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ask questions A great client will not hesitate to ask questions when they do not understand a concept or the reasons behind it. If we use a term you don’t understand, then, by all means, let us know. And expect us to ask you a lot of questions too. Our industry is full of acronyms that can be confusing, and sometimes we forget that we are speaking another language.

be responsive A delay in approval or failure to communicate what you do and don’t like can end up costing you more in design fees or lengthen the process, so try to answer our questions as quickly as possible to optimize our time and your investment. If you don’t understand a question, or don’t know how to answer a question, bring this to our attention so we can work through it as a team.

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get to know us Let’s not make everything about business, let’s hang out sometimes and get to know each other on a personal level too. We love having coffee and beer and biking (not all at the same time though) and we’d love to do something like that with you too.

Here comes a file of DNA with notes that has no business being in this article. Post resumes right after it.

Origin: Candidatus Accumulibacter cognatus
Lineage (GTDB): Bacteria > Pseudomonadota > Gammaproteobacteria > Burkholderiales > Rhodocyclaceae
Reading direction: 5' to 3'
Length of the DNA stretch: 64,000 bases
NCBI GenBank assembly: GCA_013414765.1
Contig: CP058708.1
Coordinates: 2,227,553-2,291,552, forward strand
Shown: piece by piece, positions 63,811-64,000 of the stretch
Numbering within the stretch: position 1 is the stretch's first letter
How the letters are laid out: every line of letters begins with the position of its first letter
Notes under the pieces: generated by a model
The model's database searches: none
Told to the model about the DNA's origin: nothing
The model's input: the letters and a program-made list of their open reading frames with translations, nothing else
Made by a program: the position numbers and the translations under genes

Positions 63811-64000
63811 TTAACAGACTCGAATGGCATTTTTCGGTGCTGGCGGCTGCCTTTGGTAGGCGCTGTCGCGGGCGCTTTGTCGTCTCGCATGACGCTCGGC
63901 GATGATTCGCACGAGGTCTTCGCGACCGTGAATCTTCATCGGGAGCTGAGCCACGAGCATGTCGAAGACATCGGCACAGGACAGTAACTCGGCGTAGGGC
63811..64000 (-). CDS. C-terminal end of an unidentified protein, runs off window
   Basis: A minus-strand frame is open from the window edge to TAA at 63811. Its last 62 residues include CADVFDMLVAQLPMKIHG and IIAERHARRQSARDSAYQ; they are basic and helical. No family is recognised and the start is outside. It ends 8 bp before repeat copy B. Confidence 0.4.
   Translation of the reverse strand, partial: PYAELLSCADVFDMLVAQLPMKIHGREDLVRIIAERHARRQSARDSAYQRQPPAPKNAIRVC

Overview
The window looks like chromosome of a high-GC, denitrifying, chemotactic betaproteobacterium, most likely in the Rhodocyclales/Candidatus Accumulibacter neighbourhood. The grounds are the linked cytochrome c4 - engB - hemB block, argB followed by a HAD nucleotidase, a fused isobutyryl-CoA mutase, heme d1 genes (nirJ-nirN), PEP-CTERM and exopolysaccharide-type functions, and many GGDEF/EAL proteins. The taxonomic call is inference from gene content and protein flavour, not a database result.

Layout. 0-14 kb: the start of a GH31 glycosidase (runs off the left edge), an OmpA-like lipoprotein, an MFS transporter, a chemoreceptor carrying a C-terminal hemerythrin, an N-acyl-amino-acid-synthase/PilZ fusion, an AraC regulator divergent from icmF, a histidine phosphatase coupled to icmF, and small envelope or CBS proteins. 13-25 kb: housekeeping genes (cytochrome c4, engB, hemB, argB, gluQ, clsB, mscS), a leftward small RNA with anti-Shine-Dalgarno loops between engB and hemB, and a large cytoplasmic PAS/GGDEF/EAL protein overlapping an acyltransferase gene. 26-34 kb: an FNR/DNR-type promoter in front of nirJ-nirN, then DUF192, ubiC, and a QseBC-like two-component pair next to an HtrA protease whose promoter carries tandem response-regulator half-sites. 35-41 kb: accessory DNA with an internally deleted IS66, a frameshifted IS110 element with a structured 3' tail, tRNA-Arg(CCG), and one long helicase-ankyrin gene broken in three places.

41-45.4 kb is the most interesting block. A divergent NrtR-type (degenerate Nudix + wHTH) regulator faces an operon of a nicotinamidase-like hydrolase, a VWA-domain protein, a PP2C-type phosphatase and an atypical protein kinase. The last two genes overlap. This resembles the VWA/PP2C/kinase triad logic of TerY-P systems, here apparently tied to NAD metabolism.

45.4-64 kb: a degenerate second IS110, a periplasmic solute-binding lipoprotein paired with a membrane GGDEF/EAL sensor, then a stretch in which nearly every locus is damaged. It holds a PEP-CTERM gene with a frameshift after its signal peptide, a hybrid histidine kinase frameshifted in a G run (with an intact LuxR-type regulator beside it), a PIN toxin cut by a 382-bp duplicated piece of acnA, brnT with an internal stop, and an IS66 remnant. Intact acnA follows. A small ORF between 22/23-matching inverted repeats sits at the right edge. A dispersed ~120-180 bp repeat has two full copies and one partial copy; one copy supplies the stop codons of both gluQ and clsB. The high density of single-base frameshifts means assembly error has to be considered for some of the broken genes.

be easy to work with We’re all working towards the same goal, so, like the saying goes, “you catch more flies with honey than you do with vinegar,” we can achieve a lot more (and more quickly!) together if we are kind to each other and treat each other with respect. If you go above and beyond as a client, it inspires us to as well; we may even throw in some free work every once in a while in the form of creatively messing around on a project to try out a design concept we really want to explore (even if it’s outside the scope of work) or getting all the W8 minds together to brainstorm about a problem or concept for your project.

be patient It takes time to come up with rockin’ designs that are constructible, beautiful, and within budget. Sometimes we reach the best solution quickly, but sometimes we have to do several iterations.